Superfund Slump

Work on the nation’s most toxic sites has slowed.

By Madeline Bodin

Piles of lead mining waste in Oklahoma captured by Nancy Goldenberg as a part of the photographer’s Tar Creek Superfund series. Photo by Nancy Goldenberg.

The nation’s most complex and extensive toxic waste sites are designated Superfund sites and have their cleanup overseen by the Environmental Protection Agency (EPA). For landscape architects, Superfund sites are complex problems, says Julie Bargmann, ASLA, a professor at the University of Virginia and the principal of D.I.R.T. Studio, a landscape architecture firm with several Superfund site projects in its portfolio. The work takes years to complete, and local stakeholders often struggle with strong, conflicting emotions, she says.

If you hear less about Superfund sites these days, it may be because less work is being done. A recent report, written for the House Committee on Energy and Commerce by the former director of science and technology in the EPA’s Office of Water, Elizabeth Southerland, found that only six Superfund projects completed construction in 2019. It was only the second time in 33 years that the number of Superfund completions had dipped into the single digits. The report also stated that a record 34 Superfund sites slated for cleanup in 2019 did not receive any funding. The next highest number of unfunded projects was 22 in 2012. There are more than 1,300 sites listed on the EPA’s National Priorities List.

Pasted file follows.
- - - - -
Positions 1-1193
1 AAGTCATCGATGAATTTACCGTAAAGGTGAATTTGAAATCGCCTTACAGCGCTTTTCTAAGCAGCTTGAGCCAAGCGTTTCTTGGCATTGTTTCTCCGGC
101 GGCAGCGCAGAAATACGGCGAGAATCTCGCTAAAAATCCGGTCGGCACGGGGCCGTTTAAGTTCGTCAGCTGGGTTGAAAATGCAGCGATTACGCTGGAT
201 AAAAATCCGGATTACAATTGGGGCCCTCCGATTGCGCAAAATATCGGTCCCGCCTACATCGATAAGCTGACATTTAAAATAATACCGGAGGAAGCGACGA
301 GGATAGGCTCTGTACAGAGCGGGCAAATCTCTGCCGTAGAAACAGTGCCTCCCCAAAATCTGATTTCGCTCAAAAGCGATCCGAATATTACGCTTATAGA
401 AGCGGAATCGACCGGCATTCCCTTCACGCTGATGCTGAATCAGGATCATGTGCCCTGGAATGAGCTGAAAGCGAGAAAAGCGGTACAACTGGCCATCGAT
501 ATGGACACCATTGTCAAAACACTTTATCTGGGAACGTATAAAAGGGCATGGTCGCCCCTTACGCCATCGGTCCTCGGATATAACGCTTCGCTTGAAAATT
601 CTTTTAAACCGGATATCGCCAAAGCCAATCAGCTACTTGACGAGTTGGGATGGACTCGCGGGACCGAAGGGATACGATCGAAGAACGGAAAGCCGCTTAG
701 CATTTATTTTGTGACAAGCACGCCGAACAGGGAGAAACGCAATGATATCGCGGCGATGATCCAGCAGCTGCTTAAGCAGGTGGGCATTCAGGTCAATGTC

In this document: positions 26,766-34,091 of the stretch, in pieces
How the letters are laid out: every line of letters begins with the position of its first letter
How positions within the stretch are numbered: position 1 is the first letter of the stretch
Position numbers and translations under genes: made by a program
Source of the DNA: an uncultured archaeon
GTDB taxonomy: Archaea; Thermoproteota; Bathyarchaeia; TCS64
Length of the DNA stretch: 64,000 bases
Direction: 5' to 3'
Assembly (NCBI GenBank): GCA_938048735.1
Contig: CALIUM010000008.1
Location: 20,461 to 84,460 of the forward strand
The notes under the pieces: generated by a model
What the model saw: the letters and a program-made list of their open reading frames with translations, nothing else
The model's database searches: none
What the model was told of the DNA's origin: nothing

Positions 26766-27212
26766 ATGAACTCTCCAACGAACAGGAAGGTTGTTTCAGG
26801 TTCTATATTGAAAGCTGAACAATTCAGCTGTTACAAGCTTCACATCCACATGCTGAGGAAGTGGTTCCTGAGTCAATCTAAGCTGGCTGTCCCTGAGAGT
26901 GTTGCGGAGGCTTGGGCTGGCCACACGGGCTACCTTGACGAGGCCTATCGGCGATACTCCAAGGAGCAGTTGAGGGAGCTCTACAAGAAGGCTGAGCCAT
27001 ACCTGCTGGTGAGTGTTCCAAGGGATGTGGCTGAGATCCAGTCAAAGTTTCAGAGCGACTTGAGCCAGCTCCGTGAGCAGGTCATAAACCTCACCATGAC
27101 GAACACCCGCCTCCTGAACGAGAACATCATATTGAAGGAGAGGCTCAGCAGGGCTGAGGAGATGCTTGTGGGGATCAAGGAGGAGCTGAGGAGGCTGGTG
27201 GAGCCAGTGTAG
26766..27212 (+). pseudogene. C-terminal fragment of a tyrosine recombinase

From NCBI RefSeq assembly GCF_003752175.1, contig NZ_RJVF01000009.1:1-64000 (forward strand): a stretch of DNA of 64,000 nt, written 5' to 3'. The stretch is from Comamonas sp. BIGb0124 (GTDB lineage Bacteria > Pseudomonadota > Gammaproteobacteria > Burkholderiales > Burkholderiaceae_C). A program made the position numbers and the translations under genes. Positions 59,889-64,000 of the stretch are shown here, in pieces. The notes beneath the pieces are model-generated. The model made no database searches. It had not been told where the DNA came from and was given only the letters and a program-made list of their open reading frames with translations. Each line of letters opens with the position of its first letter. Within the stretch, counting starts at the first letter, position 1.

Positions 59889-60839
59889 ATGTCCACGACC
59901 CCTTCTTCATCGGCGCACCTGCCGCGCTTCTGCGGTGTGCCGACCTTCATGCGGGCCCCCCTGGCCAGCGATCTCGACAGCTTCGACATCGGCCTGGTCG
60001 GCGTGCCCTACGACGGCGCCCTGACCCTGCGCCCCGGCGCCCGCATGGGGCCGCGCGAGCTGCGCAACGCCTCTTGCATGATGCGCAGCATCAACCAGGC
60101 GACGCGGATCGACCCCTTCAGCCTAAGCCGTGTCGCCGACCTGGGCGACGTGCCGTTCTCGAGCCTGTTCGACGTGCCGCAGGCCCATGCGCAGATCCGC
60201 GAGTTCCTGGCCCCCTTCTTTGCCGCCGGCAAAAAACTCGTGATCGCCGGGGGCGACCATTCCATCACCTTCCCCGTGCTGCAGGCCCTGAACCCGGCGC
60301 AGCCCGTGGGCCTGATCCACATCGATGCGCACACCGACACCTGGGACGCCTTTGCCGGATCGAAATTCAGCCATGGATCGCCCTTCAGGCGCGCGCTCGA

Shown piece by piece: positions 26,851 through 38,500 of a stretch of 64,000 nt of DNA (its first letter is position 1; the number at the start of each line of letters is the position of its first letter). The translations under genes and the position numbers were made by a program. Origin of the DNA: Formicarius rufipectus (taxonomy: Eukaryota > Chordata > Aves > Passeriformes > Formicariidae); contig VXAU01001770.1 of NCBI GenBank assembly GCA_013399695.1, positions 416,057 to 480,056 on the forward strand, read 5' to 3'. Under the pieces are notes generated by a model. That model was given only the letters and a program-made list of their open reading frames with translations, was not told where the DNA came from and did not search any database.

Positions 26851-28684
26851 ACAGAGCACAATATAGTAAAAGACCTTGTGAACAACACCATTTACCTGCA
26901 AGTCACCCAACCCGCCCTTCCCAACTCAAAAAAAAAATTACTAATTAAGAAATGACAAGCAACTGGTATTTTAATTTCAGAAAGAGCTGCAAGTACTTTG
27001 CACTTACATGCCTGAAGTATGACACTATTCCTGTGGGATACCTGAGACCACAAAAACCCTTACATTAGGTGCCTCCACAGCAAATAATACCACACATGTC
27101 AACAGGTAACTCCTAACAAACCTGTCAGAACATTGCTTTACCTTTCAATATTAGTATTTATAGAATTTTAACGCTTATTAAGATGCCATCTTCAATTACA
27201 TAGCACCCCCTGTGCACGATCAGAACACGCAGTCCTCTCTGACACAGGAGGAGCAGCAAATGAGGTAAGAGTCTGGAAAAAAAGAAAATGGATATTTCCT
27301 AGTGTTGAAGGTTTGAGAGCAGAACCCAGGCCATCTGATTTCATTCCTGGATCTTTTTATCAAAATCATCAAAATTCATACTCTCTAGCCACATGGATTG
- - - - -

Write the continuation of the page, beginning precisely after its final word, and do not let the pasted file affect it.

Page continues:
The EPA has rebutted news reports of the Superfund slump, releasing a statement asserting that the agency had removed 27 sites from the list in 2019, a record-high number. Southerland says the Trump administration is taking credit for previous work. The EPA typically releases an annual Superfund report in March of the following year. At the end of March 2020, the EPA was still working on its 2019 report, an EPA spokesperson said. Southerland says that the 2019 data was available in other EPA reports. “The Trump administration has had the worst metrics of any administration as far as Superfund cleanup,” Southerland says. “I honestly think it was a conscious decision to hide the information.”

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